For our first trip together, Ben and I chose to go to Romania. It had nothing to do with the fact that much of my family comes from Romania, and everything to do with one romantic image on the Lonely Planet’s website of an older, Romanian man playing a wind instrument on a lush green hill. Well, that’s what it seemed like when, two minutes later, we purchased our airplane tickets — without cancellation insurance.
In reality, Ben wanted to go somewhere in Western Europe and figured that a country with a romance language couldn’t be too far off. And I wanted to go to a country that would be just as lovely and strange as the other former Soviet bloc countries I’d visited. (I was obsessed with Russian language, Russian people, and Russian culture at the time.)
Basically, we went with completely false expectations. And the trip was a disaster. First, we missed our train stop by 7 miles while reading a book of short stories aloud to one another (so pretentiously ridiculous!), and attempted to return to our destination on foot. Then, on one hike, we literally lost the trail and our footing, rolling down a hill with blood-soaked knees. (The same hill from Lonely Planet?)
I never felt that feeling of absolute serenity wash over me. I never felt like it was all just an adventure, and nothing mattered.
But there was one moment, amidst all of this insanity, when I remember taking a deep breath and telling myself, “Relax. None of it matters. This country is crazy. And you aren’t such a savvy traveler after all. But this is an adventure. So, go with it and enjoy!”
And we did.
Our recent two weeks in Chile were hectic in many ways, but still far smoother than our week in Romania. And the country was beautiful: Valparaiso, a hilly city full of public art, absolutely stole my heart. In Santiago, families welcomed us into their homes, which featured floor-to-ceiling windows that captured the Andes in all of their majestic glory. In Patagonia, we sailed to an island where the only inhabitants were penguins and seagulls.
But I never truly relaxed the way I did in Romania. I never felt that feeling of absolute serenity wash over me. I never felt like it was all just an adventure, and nothing mattered.
Maybe it’s because I’m a parent now.
While hiking up Valparaiso’s intensely steep hills, each of which led to another magical view of multicolored homes and revealed more dramatic murals, I felt my heart burst open. But I was also thinking of Little One. Were his legs covered? Did he need more sunscreen? Was that a minimart in the distance where we could purchase more biscuits for him?
And, in Torres del Paine, a national park with sparkling, azure lakes set against snow-covered mountains, when we were literally down to our last drops of gas without any gas station for 150 kilometers, I couldn’t appreciate the views. All I could do was pray that the car would not stall in the middle of the road, and that Little One would keep sleeping until we miraculously solved this issue. (Ben, of course, saved the day by purchasing the last 15 liters of gas in the entire park from some dude named Don Gustavo.)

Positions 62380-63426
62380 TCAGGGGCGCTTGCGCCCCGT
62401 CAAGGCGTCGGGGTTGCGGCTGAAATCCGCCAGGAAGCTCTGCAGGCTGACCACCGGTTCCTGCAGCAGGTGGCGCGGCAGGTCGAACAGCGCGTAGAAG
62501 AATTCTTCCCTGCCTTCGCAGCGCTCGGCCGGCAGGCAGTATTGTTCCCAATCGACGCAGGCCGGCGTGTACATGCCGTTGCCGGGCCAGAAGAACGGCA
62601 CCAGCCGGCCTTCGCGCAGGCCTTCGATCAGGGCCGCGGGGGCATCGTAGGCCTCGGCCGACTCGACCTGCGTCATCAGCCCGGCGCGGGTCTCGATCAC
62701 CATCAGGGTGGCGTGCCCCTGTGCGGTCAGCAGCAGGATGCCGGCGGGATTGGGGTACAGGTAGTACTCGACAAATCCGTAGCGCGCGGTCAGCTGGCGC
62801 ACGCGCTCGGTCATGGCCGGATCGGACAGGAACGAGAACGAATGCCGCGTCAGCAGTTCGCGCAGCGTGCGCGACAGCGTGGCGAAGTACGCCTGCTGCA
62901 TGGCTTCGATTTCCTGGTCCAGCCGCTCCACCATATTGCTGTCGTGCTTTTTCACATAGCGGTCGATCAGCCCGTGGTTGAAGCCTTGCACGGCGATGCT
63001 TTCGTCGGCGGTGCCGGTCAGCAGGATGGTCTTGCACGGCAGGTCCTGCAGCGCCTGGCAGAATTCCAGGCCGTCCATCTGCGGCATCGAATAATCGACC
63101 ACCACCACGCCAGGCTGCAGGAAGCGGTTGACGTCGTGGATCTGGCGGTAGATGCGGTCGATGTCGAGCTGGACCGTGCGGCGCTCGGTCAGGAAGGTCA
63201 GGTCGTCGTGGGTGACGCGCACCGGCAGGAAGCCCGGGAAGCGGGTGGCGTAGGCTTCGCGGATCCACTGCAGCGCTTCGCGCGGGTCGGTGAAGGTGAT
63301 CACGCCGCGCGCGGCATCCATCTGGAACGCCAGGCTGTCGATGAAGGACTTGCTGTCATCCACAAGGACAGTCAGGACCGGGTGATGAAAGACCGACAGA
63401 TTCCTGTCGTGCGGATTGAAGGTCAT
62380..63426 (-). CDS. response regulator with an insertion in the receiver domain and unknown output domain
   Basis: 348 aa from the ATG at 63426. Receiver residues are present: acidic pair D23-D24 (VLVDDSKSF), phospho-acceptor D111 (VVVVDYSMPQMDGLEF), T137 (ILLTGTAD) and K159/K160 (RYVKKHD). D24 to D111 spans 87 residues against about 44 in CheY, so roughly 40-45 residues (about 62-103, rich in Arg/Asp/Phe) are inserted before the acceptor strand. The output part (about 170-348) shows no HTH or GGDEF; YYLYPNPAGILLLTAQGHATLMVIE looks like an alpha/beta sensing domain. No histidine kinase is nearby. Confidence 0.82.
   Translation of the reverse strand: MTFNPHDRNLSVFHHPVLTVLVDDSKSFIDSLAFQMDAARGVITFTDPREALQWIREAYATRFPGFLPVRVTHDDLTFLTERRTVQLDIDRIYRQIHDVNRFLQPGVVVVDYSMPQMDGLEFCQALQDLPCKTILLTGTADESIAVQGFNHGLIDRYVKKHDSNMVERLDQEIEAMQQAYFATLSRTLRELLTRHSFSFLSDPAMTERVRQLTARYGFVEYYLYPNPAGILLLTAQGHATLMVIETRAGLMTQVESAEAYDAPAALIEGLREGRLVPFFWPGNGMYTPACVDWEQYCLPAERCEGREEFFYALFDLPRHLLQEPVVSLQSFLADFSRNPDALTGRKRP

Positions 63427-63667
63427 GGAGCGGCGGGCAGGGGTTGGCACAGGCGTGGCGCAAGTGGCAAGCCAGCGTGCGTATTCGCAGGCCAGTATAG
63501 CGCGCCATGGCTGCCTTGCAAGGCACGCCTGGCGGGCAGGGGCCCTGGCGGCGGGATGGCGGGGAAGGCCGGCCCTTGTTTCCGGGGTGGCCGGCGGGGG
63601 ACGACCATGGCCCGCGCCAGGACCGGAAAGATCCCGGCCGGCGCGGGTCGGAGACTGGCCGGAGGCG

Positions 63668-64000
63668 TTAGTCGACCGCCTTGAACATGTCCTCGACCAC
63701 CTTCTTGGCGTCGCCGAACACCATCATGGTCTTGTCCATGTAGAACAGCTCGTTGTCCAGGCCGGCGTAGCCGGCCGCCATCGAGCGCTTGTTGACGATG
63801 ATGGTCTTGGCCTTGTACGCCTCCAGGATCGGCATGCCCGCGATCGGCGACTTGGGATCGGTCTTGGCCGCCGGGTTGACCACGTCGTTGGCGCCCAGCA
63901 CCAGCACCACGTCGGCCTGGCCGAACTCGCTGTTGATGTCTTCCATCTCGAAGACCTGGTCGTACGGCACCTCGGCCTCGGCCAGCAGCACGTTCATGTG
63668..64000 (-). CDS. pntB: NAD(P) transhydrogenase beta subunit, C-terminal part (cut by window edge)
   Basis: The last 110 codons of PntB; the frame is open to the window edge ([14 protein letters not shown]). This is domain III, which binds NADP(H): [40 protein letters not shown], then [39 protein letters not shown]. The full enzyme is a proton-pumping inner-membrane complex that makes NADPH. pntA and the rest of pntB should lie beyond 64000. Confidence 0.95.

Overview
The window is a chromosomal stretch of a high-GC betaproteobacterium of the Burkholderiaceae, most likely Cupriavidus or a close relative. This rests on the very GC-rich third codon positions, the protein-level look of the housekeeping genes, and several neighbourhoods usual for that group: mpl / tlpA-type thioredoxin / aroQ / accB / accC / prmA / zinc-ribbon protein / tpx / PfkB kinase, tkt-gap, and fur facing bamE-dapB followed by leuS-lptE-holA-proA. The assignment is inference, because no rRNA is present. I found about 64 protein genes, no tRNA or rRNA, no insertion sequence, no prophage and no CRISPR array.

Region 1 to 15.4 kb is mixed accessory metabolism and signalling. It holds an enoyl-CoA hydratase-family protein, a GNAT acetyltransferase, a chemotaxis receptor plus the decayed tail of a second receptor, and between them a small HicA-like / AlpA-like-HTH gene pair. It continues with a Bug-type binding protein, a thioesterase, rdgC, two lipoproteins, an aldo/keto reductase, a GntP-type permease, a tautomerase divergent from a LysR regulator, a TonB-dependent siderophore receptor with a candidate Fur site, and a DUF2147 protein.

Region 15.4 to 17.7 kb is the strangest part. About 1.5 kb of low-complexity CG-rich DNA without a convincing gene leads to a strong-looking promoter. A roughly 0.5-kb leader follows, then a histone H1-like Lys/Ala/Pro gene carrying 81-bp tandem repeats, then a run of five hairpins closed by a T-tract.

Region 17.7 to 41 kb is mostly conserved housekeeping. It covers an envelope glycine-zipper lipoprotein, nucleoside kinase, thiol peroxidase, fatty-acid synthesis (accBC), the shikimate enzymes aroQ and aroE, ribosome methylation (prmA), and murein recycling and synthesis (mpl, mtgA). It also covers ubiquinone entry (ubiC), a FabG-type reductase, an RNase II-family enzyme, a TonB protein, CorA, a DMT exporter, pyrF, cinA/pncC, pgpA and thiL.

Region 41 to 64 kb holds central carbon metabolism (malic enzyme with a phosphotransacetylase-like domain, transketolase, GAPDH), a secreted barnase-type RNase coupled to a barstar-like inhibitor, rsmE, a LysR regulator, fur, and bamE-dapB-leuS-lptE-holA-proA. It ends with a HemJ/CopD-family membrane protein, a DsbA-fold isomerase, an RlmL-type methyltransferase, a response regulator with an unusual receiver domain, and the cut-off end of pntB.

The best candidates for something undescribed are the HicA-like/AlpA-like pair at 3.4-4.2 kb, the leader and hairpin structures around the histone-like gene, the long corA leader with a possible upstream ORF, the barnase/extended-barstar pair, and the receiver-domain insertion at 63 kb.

And in a small village outside of Puerto Natales, a Patagonian town with mountain air that you only dream of ingesting and views straight from a painting, Ben and I set out to climb the kind of grassy mountain that seemed like it was placed there for people like us to climb. The path up was rocky, and though Ben was carrying a napping Little One in a carrier, I felt my limbs freeze from anxiety. I could not keep going. I could go up, but I would never be able to climb down. The path was steep, the gravel would slip beneath my hiking shoes, and I would slide into Ben with Little One before falling to my demise, while a bunch of Chilean cows looked on silently.
Ben tried to encourage me to keep going, but I told him I’d wait with Little One down below. So, we turned around and headed back to the field of wildflowers. And then I realized, Ben was fine, and I was fine, too. I could do this. I could buttsy my way down, or I could walk slowly. “Actually, I can do this,” I said. So, we turned around and recommenced our hike.
We didn’t get to the top because Little One was squirming, but we did get pretty far. It was the first time I felt anything close to the feeling I’d felt in Romania — freed from my nerves as I looked out onto the gorgeous Patagonian fields and mountains, and felt so lucky to be alive.
Traveling to Chile, for me, was about getting back to myself. Getting out of myself. Finding myself somewhere completely new.
Our past year and change had been a busy, tumultuous, beautiful, and intense one. I gave birth via c-section, learned soon after that I needed a different surgery, left our home and wonderful community in Tel Aviv, and moved to New York. Ben had changed his job and I built a new career for myself. I recovered and we forged a new life in a new community with our new baby. It all happened so fast, with Little One growing and changing, that we barely had time to ask ourselves, What was that? What happened? Where are we?
Traveling to Chile, for me, was about getting back to myself. Getting out of myself. Finding myself somewhere completely new. Creating new and beautiful memories — images and feelings to come back to when I need them most, or just on any regular day.
We managed to have a full and very active trip. But what surprised me was that, unlike on other trips, when I could laugh off all of the mishaps (maybe not in the moment, but at least, an hour later), this time, I couldn’t 100% relax. I was a new me. A mother, concerned first and foremost about the wellbeing of our Little One. And when he was happy, I was happy. It was just that simple.
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